Vir­tual clus­ters can be the new Sil­i­con Round­abouts

With less em­pha­sis on where we work and more on ex­per­tise, in­no­va­tion will still be able to thrive

The Daily Telegraph - Business - - Technology Intelligen­ce - Ger­ard grech com­ment

In 2010, “Sil­i­con Round­about” was the la­bel for a small clus­ter of start-ups housed in the cor­ners of Lon­don’s Old Street. Po­lit­i­cal im­pe­tus, favourable head­winds and global tal­ent turned this light-hearted moniker into a proven, na­tional suc­cess story.

Fast for­ward a decade, and there are now over 35,000 start-up and scale-up tech busi­nesses across the UK.

The idea of phys­i­cally clus­ter­ing with other like-minded busi­nesses was strong. Like that round­about, the pan­demic is forc­ing us to come full cir­cle on our think­ing.

It is easy to for­get the in­ven­tive­ness needed to sup­port tech in the UK. While the fi­nan­cial cri­sis of 2008-9 helped catal­yse the fin­tech in­dus­try, other strata of the tech sec­tor lacked the in­vest­ment and vi­sion that were needed to ex­cel.

The Gov­ern­ment’s suc­cess with shin­ing a light on the then Sil­i­con Round­about shouldn’t be viewed as a sin­gle sub­urb suc­cess story; it’s the wider nar­ra­tive it helped carve that gave UK tech a global show­case.

Cen­tral to this was the well­doc­u­mented and em­pir­i­cally sup­ported con­cept of clus­ter­ing and its rip­ple ef­fects.

The Gov­ern­ment fos­tered tech with sup­port­ive poli­cies around visas, pro­cure­ment and tax.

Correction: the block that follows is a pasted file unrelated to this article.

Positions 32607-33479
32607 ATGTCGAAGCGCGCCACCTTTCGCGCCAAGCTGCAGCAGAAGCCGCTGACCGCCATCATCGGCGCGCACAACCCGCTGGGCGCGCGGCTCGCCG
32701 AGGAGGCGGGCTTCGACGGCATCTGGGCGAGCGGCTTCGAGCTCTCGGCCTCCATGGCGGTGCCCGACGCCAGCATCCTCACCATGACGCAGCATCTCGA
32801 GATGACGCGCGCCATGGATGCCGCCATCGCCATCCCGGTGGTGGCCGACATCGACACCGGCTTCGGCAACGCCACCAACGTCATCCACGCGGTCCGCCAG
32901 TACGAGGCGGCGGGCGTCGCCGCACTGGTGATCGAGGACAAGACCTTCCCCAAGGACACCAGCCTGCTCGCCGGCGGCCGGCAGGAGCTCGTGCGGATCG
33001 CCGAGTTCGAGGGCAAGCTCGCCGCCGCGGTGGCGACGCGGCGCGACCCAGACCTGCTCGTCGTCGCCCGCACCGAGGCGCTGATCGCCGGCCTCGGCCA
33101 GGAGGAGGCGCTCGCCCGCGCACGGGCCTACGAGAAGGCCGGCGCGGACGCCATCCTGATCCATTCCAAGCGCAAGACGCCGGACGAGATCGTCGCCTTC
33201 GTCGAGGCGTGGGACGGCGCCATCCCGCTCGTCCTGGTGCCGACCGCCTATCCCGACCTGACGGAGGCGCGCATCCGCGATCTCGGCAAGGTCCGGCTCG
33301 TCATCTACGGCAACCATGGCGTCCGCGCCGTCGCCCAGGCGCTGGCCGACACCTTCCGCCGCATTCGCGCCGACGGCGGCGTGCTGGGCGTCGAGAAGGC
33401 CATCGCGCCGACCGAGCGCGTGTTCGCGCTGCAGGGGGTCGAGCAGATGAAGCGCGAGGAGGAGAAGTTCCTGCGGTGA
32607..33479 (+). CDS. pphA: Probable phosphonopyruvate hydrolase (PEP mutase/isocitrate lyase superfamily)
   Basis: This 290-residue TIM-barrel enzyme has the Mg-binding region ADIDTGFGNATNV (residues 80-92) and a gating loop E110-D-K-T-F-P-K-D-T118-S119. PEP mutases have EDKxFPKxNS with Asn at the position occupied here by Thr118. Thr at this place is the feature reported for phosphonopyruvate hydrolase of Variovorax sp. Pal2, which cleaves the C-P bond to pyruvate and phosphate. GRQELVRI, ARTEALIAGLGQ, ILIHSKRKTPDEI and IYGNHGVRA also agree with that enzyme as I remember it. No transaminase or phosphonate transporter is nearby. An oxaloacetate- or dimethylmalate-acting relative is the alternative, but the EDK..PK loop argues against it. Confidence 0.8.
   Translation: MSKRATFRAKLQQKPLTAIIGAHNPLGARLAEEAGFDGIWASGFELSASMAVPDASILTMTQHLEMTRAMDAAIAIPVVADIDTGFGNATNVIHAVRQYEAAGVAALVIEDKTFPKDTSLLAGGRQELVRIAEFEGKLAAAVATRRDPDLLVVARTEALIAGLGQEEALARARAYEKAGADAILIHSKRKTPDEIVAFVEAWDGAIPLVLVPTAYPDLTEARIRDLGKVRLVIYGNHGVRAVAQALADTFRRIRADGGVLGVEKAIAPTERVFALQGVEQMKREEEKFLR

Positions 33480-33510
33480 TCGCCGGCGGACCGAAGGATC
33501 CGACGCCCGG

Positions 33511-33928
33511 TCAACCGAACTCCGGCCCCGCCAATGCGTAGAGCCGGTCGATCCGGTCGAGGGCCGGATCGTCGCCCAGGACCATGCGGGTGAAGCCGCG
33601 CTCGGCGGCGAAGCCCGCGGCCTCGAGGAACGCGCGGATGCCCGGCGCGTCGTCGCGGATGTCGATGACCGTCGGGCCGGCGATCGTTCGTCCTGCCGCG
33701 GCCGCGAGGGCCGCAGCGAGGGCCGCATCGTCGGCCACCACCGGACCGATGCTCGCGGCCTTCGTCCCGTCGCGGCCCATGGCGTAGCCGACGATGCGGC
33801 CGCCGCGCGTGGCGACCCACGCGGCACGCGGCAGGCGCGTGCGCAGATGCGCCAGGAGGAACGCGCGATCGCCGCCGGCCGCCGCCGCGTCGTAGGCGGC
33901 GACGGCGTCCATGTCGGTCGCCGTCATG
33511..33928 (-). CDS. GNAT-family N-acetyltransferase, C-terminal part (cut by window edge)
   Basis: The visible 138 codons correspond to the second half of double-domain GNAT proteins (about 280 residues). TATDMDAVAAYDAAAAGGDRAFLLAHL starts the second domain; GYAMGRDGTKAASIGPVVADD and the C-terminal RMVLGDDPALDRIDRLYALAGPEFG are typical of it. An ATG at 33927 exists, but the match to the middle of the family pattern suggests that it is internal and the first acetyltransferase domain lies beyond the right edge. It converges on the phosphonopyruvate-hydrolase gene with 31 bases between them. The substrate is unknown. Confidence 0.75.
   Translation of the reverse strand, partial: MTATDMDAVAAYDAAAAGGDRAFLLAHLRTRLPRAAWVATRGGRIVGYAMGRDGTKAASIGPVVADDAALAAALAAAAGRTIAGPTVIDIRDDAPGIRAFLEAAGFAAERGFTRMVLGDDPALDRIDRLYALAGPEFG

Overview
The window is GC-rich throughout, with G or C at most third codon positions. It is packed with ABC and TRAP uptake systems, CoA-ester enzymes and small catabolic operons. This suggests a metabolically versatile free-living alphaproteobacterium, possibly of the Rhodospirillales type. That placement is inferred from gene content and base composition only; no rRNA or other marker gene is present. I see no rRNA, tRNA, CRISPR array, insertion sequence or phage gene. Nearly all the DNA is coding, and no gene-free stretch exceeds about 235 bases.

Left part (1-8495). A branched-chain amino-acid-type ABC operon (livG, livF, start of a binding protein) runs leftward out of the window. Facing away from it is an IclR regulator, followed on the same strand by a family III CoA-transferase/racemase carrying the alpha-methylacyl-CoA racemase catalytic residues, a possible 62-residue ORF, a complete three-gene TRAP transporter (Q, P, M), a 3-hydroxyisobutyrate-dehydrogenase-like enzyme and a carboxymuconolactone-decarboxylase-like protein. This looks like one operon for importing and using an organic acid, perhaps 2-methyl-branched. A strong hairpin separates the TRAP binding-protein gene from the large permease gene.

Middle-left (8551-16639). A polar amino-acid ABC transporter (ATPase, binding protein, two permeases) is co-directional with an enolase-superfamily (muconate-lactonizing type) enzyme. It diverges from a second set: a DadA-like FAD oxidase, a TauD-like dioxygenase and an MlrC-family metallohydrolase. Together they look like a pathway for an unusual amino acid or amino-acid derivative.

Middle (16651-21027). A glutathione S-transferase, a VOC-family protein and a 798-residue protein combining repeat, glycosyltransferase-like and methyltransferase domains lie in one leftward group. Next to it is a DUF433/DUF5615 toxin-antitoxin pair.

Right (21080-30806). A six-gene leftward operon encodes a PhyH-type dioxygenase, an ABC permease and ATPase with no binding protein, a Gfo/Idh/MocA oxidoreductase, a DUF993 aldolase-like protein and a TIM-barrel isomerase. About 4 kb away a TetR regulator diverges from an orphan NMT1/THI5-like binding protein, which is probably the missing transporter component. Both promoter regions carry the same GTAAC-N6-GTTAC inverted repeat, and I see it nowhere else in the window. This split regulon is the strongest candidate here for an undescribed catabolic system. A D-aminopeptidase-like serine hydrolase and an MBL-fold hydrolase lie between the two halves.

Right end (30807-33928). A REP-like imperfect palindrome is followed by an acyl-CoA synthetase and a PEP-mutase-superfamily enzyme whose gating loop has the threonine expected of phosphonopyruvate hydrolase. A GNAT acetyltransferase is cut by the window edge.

Equally im­por­tant was the mes­sag­ing. Del­e­ga­tions of tech busi­nesses joined politi­cians on in­ter­na­tional trade mis­sions.

Time and again, the wel­com­ing en­vi­ron­ment for tech was drummed home in key­note speeches. Sil­i­con

Round­about has pro­duced suc­cess sto­ries, such as the uni­corns Far­Fetch and Trans­fer­Wise, but its im­pact was wider than in­di­vid­ual com­pa­nies. The round­about grew into a city, then into a na­tion, as re­gional clus­ters emerged across the UK.

By 2019, a quar­ter of the top 20 Euro­pean cities for tech­nol­ogy in­vest­ment were in the UK, with Manch­ester the fastest grow­ing Euro­pean tech city be­tween 2018 and 2019. Soft­ware de­vel­op­ers were in the top five most sought af­ter roles across UK cities last year, among key worker roles such as nurses and so­cial care work­ers. With a highly paid, work­from-any­where work­force, I pre­dict the UK tech sec­tor will re­main a re­silient em­ployer in the chal­leng­ing months ahead.

What is harder to pre­dict is the depth of the changes that Covid-19 will have on the busi­ness com­mu­nity. Some are self-ev­i­den­tial.

More firms have em­braced re­mote work­ing. Peo­ple are re­duc­ing time on trains, and con­nect­ing dig­i­tally. Work­ing from home means that busi­nesses can dump their phys­i­cal of­fices and the high rents and rates of a cen­tral city lo­ca­tion.

As the CBI and oth­ers point out, the par­tial “hol­low­ing out” of city cen­tres has se­ri­ous ram­i­fi­ca­tions for the plethora of small busi­nesses re­liant on that pass­ing trade.

One can see that re­flected in job losses in ser­vice sec­tor busi­nesses that will be hit worse.